We study the ordering of spins, magnetization dynamics and spin transport in magnetic materials to understand the formation of complex spin textures, their high-frequency response and the transport of angular momentum. We fabricate complex magnetic heterostructures and nanostructures required for advanced data storage and the next-generation spintronic devices.
Superconductivity and Correlated Electron Systems
Superconductivity is one of the most fascinating but also complex and challenging phenomena in solid-state physics. We focus on the fundamental understanding of the mechanism of superconductivity in materials such as the cuprates, iron pnictides or organic metals.
whats happening
News & Events
"Cool" physics at BAdW’s Tag der offenen Tür

On Saturday, May 4th, the Bavarian Academy of Science opened its doors to the public. At the Residenz in Munich, over 5.500 visitors explored the various institutes that constitute the BAdW. On the forefront, the WMI showed interested adults and kids the fascinating physics that take place at ultra-low temperatures, ranging from experiments with liquid nitrogen and superconducting materials all the way up to modern quantum computing.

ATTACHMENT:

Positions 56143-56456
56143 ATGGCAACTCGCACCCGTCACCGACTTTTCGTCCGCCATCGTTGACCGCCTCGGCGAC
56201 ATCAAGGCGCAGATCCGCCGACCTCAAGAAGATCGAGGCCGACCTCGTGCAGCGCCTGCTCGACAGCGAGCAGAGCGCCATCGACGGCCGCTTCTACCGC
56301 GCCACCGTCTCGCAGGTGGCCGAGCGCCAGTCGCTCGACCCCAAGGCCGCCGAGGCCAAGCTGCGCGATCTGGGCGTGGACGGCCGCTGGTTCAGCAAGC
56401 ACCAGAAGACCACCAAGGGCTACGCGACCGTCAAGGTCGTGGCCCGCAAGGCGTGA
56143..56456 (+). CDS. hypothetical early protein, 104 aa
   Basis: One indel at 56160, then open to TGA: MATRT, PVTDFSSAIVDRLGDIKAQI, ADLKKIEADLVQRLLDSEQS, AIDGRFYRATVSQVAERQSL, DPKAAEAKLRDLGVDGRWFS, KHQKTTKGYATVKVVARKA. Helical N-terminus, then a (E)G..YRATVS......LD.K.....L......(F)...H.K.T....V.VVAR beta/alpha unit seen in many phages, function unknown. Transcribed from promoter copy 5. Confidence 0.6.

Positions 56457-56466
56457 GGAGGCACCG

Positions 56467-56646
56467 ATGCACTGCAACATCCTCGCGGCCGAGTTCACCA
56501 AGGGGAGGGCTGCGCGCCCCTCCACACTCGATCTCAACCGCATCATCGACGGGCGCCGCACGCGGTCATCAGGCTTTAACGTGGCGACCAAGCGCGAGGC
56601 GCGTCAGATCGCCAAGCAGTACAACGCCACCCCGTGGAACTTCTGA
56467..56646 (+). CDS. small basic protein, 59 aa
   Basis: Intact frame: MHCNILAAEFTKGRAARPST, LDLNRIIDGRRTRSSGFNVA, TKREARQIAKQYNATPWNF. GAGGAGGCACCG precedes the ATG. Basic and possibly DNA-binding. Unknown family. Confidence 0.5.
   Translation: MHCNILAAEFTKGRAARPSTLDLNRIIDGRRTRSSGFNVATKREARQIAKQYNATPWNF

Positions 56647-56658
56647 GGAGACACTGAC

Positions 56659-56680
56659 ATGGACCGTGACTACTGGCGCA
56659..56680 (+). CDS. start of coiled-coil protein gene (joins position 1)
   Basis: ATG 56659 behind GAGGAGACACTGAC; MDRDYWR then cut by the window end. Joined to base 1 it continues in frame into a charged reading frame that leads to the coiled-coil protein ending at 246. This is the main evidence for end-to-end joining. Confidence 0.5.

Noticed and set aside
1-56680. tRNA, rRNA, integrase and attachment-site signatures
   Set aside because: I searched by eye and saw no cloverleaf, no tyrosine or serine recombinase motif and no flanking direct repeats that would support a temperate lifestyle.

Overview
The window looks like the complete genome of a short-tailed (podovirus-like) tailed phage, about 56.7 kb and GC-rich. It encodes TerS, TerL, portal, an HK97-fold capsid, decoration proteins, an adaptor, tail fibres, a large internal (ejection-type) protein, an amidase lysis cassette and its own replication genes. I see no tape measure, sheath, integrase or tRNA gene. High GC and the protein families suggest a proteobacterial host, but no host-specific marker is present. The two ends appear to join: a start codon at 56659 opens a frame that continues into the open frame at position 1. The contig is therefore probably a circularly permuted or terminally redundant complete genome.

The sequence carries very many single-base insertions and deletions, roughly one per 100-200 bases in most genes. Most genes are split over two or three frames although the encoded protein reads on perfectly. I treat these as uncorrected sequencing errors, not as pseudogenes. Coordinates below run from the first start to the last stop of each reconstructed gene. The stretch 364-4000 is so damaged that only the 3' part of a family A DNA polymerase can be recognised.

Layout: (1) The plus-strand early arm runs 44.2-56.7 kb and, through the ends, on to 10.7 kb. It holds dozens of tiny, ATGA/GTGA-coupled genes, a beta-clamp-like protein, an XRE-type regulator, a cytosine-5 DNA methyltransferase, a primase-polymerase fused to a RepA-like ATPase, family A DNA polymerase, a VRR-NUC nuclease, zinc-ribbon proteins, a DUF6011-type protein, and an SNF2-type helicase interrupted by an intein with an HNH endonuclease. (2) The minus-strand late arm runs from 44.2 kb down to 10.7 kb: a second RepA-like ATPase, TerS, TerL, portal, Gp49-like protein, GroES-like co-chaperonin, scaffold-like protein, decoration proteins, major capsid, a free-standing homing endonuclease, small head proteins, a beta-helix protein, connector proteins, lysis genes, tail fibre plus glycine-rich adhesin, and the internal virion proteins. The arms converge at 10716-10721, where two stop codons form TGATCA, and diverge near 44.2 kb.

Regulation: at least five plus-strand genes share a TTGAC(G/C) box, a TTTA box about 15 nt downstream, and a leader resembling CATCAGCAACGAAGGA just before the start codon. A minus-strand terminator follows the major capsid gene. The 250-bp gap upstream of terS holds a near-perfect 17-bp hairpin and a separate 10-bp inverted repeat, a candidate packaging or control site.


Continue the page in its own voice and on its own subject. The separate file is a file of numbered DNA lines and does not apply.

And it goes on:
WMI hosts kick-off seminar of jDPG PhD-Kolleg

WMI hosts the kick-off seminar of the jDPG-Kolleg "Next Generation Computing". Approximately 30 PhD students convened to delve into an array of questions spanning from the technical implementation of quantum computers, the availability and use cases of quantum algorithms, potential applications, to broader social implications. The efforts of the students are complemented by an advisory board from the scientific community (Hans Huebl - WMI, Jeanette Lorenz - Fraunhofer Gesellschaft), industry (Adrian Auter - IQM) and organisations briding the gap between industry and academia (Andreas Böhm - Bayern Innovativ). The opening talk by Max Werninghaus highlighted superconducting quantum processors and perfectly set the stage for the dynamic discussions during the weekend. 

Quantum Symposium was big success